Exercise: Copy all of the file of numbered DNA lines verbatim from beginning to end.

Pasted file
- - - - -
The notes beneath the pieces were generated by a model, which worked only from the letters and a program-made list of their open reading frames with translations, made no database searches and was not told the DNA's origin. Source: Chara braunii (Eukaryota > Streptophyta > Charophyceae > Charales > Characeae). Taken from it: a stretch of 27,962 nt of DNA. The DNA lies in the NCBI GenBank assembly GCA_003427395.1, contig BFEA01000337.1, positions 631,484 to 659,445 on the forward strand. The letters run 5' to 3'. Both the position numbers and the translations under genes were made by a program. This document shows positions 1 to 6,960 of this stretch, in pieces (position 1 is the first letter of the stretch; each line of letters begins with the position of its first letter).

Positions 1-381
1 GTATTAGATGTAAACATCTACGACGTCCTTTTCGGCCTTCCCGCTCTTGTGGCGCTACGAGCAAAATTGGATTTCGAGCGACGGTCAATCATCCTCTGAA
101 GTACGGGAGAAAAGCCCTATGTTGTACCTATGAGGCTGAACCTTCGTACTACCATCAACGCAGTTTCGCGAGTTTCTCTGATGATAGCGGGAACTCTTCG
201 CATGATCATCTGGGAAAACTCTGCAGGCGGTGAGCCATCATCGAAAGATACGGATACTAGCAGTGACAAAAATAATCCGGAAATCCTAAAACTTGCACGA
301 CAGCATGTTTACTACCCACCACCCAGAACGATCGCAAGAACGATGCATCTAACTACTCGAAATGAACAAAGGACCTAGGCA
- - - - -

The notes beneath the pieces were generated by a model, which worked only from the letters and a program-made list of their open reading frames with translations, made no database searches and was not told the DNA's origin. Source: Chara braunii (Eukaryota > Streptophyta > Charophyceae > Charales > Characeae). Taken from it: a stretch of 27,962 nt of DNA. The DNA lies in the NCBI GenBank assembly GCA_003427395.1, contig BFEA01000337.1, positions 631,484 to 659,445 on the forward strand. The letters run 5' to 3'. Both the position numbers and the translations under genes were made by a program. This document shows positions 1 to 6,960 of this stretch, in pieces (position 1 is the first letter of the stretch; each line of letters begins with the position of its first letter).

Positions 1-381
1 GTATTAGATGTAAACATCTACGACGTCCTTTTCGGCCTTCCCGCTCTTGTGGCGCTACGAGCAAAATTGGATTTCGAGCGACGGTCAATCATCCTCTGAA
101 GTACGGGAGAAAAGCCCTATGTTGTACCTATGAGGCTGAACCTTCGTACTACCATCAACGCAGTTTCGCGAGTTTCTCTGATGATAGCGGGAACTCTTCG
201 CATGATCATCTGGGAAAACTCTGCAGGCGGTGAGCCATCATCGAAAGATACGGATACTAGCAGTGACAAAAATAATCCGGAAATCCTAAAACTTGCACGA
301 CAGCATGTTTACTACCCACCACCCAGAACGATCGCAAGAACGATGCATCTAACTACTCGAAATGAACAAAGGACCTAGGCA